Audit: The second step is to execute the data quality rules. Existing rules that are already setup should be automated so they run automatically. New rules based on new requirements should be created. Data Quality rules can encompass the typical master data rules like Completeness, Validity, Accuracy; As well as process quality rules like Volume of data being processed and cross-system integrity.

Review: This is the third step. Here the exceptions or failures should be reviewed and resolution actions are taken. The resolution could mean fixing of data, or it is processed rule failure, it could mean fixing of an interface. The fixes to the data should be applied to the source system or system of record, so all downstream data can synchronize. If the resolution requires multiple users to collaborate, data quality workflows should be used to streamline to bring efficiency and repeatability to the process.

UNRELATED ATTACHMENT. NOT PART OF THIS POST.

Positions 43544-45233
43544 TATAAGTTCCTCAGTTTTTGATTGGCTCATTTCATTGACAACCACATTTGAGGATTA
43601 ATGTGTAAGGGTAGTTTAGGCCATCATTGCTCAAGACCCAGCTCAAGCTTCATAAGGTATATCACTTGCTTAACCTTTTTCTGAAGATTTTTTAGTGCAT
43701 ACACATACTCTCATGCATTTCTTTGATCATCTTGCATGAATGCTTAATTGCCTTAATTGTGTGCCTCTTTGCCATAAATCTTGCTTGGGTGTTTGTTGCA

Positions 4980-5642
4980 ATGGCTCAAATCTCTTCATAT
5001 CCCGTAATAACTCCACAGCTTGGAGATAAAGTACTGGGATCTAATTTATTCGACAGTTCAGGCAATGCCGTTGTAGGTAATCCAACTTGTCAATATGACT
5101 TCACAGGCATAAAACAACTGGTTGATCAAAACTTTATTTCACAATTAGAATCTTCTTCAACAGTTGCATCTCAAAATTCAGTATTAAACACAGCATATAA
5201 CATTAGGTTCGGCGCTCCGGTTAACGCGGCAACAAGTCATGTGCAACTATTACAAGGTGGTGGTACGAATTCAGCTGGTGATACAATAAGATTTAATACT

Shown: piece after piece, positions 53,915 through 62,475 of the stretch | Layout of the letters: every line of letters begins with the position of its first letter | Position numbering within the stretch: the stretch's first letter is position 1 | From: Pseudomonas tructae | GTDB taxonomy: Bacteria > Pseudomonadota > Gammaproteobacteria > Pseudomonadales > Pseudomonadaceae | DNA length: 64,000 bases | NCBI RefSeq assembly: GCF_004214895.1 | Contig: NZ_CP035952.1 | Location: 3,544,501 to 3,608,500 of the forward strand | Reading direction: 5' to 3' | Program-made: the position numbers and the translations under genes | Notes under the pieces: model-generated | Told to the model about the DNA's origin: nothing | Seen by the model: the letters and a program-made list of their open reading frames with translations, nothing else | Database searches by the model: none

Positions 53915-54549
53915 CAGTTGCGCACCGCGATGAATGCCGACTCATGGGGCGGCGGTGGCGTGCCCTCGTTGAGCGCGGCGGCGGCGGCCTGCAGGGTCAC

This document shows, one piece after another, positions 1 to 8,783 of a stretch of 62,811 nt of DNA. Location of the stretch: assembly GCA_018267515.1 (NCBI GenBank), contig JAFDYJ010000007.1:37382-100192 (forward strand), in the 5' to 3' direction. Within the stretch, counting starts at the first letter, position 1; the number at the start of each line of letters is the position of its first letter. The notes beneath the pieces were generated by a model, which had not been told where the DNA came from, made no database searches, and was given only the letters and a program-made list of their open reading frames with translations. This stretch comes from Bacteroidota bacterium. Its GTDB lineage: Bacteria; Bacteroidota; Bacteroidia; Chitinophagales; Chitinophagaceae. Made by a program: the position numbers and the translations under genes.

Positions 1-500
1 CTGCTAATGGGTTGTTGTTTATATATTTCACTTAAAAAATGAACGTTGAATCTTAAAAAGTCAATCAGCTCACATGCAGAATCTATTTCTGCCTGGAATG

Comply: The final step in this cycle is to monitor the progress and analyze the data management process itself. Data Stewards and Governance leads should review not only the current state of data but all the history and trends of the data quality metrics to see, how well is the data management process running. How long is it taking to resolve exceptions, how long is it taking to set up new data and take improvement actions to improve the overall process?


In the next set of posts of this series, I will share further details about the inputs, outputs, and processes within each phase of ARM your data and PARC your data.